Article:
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How To Determine Power Transformer Specs

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  • How To Determine Power Transformer Specs

    I have a friend who's trying to "reverse engineer" the specs of a power transformer.

    Specifically he'd like to find the ampacity of the heater tap. He has a chassis that he's thinking of adding some pre-amp stages to and just wants to be sure he doesn't exceed his PT's specs.

    I'm familiar with determining impedance on OT taps, but I'm a little stumped on the PT question.

    Anyone have any help on this?

  • #2
    On a PT the rating has nothing to do with the impedance, it's the winding resistance and permissible temperature rise that limits it.

    The only way I know of to do that is to measure the winding resistance cold, then load the transformer to your proposed load for several hours until it reaches a steady temperature, then measure the resistance again hot, and use the formula for the temperature coefficient of copper to work out how hot the winding is running. Then compare that temperature to the rated temperature for the class of insulating materials that the transformer is made with. Allow a little margin for hot spots.

    You will need a specialized 4 terminal resistance bridge or other method: standard DMMs can't accurately read the resistance of a heater winding.

    If you don't know the insulation class, the answer is probably "A few more preamp tubes than the original application will probably be OK- unless you spat on it and it sizzled", but this answer comes with no warranty.
    "Enzo, I see that you replied parasitic oscillations. Is that a hypothesis? Or is that your amazing metal band I should check out?"


    • #3
      If you can measure the diameter of the windings, that might be an important clue. Can the transformer be taken apart enough to get a caliper on the wires?
      WARNING! Musical Instrument amplifiers contain lethal voltages and can retain them even when unplugged. Refer service to qualified personnel.
      REMEMBER: Everybody knows that smokin' ain't allowed in school !


      • #4
        Thanks to both of you for responding!!

        Steve, your answer is sort of what I was thinking. Hook it up to the load and see if the tranny heats up. Also, that it ought to be able to handle 1 or 2 extra pre-amp tubes. He says his theoretical (calculated) change is from 2.2 amps to 2.8 amps for the heater circuit. I looked at a 350-350 tranny I have on the shelf and it's rated for 3 amps on the heater circuit.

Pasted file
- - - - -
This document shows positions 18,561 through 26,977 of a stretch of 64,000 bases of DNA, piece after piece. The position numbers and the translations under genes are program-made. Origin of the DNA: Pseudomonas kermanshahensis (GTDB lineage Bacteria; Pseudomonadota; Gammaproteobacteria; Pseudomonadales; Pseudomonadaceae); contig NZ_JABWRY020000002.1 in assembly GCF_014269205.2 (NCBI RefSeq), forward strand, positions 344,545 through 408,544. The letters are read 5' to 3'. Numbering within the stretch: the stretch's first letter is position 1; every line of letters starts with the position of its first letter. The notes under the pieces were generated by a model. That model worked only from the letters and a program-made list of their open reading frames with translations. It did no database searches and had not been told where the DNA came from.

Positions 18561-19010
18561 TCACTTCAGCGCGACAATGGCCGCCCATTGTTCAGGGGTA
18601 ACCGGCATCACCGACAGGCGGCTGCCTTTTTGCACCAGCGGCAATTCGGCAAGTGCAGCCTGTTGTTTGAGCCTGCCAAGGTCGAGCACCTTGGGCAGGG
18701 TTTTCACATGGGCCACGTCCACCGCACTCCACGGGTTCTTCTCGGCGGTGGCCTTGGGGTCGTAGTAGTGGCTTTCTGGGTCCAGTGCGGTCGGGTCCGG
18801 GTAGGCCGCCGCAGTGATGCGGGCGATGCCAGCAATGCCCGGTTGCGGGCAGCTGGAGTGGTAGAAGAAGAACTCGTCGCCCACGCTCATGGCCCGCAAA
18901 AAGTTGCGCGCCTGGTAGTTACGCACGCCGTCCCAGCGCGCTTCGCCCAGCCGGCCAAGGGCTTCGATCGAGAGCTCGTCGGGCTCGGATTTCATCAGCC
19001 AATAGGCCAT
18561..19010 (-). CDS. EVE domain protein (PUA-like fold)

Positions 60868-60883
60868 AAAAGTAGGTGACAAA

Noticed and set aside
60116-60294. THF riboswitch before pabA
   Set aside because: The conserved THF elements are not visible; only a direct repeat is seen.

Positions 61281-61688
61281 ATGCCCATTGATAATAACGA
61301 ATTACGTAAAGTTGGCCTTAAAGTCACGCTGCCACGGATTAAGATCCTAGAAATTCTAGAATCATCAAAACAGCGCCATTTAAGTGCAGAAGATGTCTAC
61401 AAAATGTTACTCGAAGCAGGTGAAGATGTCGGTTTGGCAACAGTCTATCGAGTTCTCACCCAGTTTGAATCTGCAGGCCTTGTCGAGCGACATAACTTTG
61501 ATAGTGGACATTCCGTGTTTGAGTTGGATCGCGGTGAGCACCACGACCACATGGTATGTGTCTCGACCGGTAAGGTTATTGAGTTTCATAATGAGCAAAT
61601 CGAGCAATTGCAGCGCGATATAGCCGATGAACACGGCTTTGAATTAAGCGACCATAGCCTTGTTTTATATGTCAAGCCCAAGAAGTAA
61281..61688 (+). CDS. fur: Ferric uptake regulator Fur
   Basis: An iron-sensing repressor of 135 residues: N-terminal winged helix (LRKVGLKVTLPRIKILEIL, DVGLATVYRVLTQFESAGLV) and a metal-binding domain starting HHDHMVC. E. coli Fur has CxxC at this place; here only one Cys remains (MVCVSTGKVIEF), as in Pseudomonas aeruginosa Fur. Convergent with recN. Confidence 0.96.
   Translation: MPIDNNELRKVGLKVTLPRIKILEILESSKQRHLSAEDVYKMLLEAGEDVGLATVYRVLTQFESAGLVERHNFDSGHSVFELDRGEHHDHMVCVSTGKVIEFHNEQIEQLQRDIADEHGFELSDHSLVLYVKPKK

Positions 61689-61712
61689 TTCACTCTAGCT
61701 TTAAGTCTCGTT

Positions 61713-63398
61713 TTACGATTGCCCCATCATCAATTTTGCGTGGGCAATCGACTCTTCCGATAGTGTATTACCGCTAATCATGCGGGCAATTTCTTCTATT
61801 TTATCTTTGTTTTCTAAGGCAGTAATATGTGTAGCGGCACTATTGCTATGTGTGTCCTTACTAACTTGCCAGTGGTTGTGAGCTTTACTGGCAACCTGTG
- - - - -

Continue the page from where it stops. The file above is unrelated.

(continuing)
Loudthud, I'll pass that along and see if he can measure it. Now, you mean the diameter of the primary winding, right? The size of the "clump" of wound wire.


        • #5
          The wire size of each winding is indicative of that winding's current rating so we would like to know the diameter of the heater winding wire.

          A shorthand method of estimating the current capacity of a wire goes something like this: In the US, you take the diameter of the wire in 1/1000ths of an inch, square that number and you get what are called "circular mills". I don't know what the "rule of thumb" is for transformers, but for a wire in air it's something like 1 amp per 1000 circular mills and for a wire in a bundle it's 700 ma per 1000 circular mills. Perhaps someone on this board more familiar with transformer winding will give is a better number. I assume there is a similar rule of thumb for metric wire sizes.
          WARNING! Musical Instrument amplifiers contain lethal voltages and can retain them even when unplugged. Refer service to qualified personnel.
          REMEMBER: Everybody knows that smokin' ain't allowed in school !


          • #6
            Riv was asking for me while I was away from the computer. The amp is an old Admiral 5T4A. The amp came with two EL84, one 12AX7, one 6AV6, and one 5Y3. I am going to replace the 6AV6 with a 12AX7. Then I'd like to add another 2 12AX7 tubes (totally 4) and make the amp into a two channel version.

            The PT heater wire is solid core, not braided, either 20 or 22awg. It's pretty much the same size as my 1/2W metal film resistor leads. My concern was having enough juice in the PT to supply the heater elements. Also, if I replace the 5Y3 with 1N4007 diodes instead, that would take away the loading on the 5V output of the PT, which should also reduce the operating temperature of the PT. Do you see any problems with that?


            • #7
              I have done what you are trying without problems. I was taking a chance but for .6 amps I felt it was reasonable risk. My thought was that if I was overloading the winding the heater voltage should drop noticably, so when testing the amp (after it was built) I measured the heater voltage under varying load conditions and it didn't drop below 6.1v. haven't had any issues since.

              I did also use diode rectification (as you mentioned) and therefore didn't use the 2amps of 5v current...may have helped?



              • #8
                Thanks for the confirmation, Andrew! Now I just need to finish designing the circuitry so I can get started on the layout.